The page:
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Kordia backs 'Project Pacific' VHF safety services for the Pacific Islands

Kordia backs 'Project Pacific' VHF safety services for the Pacific Islands

Kordia aims to save lives at sea in the wider Pacific

Scott Bartlett (Kordia)

Scott Bartlett (Kordia)

Credit: Kordia

Government-owned company Kordia is working with the Ministry of Foreign Affairs and Trade to bring VHF communications services to mariners in the Pacific.

Kordia CEO Scott Bartlett has told a Parliamentary committee the company was very interested in deploying a VHF network similar to that servicing New Zealand mariners to the Pacific Islands and involving local communities.

The service, which Bartlet called Project Pacific, would be backed by professional services delivered from New Zealand. 

"We have terrific maritime communications in New Zealand - absolutely world class," Bartlett told the Economic Development, Science and Innovation Committee in February.

"You can go out, hop on a boat, have your little VHF receiver there -- it probably cost, you know, 50 bucks from Burnsco or something -- and if you run out of fuel or you’re in a worse situation, we will hear you from our maritime operations centre here in Wellington and we will ensure that you are rescued or assisted.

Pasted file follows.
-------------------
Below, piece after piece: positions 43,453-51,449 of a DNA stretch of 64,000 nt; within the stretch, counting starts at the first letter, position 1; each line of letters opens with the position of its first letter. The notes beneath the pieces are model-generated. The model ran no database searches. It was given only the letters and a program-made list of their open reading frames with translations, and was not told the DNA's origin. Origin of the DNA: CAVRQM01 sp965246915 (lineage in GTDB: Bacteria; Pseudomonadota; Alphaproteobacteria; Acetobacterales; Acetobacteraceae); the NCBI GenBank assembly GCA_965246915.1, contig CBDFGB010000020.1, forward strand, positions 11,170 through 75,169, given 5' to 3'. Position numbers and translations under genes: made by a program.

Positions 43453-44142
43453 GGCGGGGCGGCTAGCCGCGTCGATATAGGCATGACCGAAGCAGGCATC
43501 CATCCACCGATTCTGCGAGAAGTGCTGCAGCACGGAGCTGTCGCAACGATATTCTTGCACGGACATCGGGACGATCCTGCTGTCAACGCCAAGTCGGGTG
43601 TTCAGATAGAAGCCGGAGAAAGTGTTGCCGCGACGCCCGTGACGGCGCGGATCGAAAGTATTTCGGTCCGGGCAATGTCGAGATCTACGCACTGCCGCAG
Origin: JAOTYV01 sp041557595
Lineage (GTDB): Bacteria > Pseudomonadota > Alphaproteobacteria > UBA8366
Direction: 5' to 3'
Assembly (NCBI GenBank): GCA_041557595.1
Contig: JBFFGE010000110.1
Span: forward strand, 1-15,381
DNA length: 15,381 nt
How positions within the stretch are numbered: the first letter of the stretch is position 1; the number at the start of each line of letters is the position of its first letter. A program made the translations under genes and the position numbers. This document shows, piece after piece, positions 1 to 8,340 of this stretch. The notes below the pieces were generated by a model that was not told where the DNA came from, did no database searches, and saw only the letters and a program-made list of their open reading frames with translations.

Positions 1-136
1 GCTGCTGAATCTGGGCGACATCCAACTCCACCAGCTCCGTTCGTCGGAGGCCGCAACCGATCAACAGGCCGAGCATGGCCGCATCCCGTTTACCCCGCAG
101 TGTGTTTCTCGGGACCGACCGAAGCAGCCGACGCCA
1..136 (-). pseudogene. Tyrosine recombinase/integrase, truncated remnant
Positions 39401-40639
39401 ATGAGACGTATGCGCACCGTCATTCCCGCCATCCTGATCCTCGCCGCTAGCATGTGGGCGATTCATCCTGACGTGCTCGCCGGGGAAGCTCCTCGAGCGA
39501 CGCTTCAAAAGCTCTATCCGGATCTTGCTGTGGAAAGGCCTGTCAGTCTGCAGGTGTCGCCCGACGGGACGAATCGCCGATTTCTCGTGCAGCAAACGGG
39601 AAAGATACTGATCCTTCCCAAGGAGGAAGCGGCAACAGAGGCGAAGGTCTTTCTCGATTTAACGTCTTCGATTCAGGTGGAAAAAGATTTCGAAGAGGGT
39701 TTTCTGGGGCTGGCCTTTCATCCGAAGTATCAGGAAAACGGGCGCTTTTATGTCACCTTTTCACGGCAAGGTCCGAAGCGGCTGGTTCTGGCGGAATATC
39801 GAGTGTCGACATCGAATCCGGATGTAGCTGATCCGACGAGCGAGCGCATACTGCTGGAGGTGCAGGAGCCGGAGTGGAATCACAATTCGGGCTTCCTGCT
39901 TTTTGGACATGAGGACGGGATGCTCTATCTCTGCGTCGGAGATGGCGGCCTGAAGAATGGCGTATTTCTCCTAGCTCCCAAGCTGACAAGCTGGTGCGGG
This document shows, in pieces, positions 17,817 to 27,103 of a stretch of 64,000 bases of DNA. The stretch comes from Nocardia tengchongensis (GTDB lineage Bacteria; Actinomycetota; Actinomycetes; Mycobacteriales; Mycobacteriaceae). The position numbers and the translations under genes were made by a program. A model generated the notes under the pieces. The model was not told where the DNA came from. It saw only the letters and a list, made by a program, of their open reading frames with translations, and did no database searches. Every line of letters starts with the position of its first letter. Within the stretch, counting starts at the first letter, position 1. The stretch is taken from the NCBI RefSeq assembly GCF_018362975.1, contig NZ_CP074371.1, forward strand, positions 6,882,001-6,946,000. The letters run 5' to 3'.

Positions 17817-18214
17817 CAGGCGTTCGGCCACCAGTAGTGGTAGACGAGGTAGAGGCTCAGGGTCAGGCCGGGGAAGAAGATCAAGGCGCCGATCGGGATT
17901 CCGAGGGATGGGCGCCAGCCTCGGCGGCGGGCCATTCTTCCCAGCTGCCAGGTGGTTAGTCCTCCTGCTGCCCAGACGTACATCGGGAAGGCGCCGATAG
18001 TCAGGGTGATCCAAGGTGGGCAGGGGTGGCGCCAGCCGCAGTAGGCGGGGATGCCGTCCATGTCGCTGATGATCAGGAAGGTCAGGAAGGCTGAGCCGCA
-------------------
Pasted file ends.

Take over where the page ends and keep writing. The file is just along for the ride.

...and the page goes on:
"That service does not really exist ubiquitously across the Pacific, and we’ve already seen a number of tragedies and disasters in the Pacific, and those are just the ones that you hear about."

Bartlett said there were probably many more such tragedies not being reported in the news media.

"We are working with MFAT as we speak, and we hope that someone will go 'Yeah, that’s awesome. We’ll give you some funding to go do that.' — hint, hint," he told the committee.

Referencing a Kiribati ferry disaster that took around 100 lives, Bartlett said he saw such a project starting with the New Zealand protectorates with infrastructure that could provide VHF coverage up to about 20 nautical miles off the coastline.

The project could be delivered in three phases over three or four years at about $3 million or $4 million per phase, he said.

"So it is not small; it’s not ginormous," he said. "And in terms of the need and the benefit, we know from just the reported stats that there are a large number of fatalities and other boating or maritime incidents that happen up in the islands."

Bartlett said it costs about a quarter million dollars a day to fly an Air Force Orion up to the Pacific and in Kordia's "humble view" it would be far more effective if they were only deployed in areas and times of absolute need.

A VHF service would empower local communities to look out for their own. Other funding mechanisms could be used to ensure they have access to boats, equipment and training.

"You want local communities to own the well-being of their peoples, but they need to be trained how to do that," he said.


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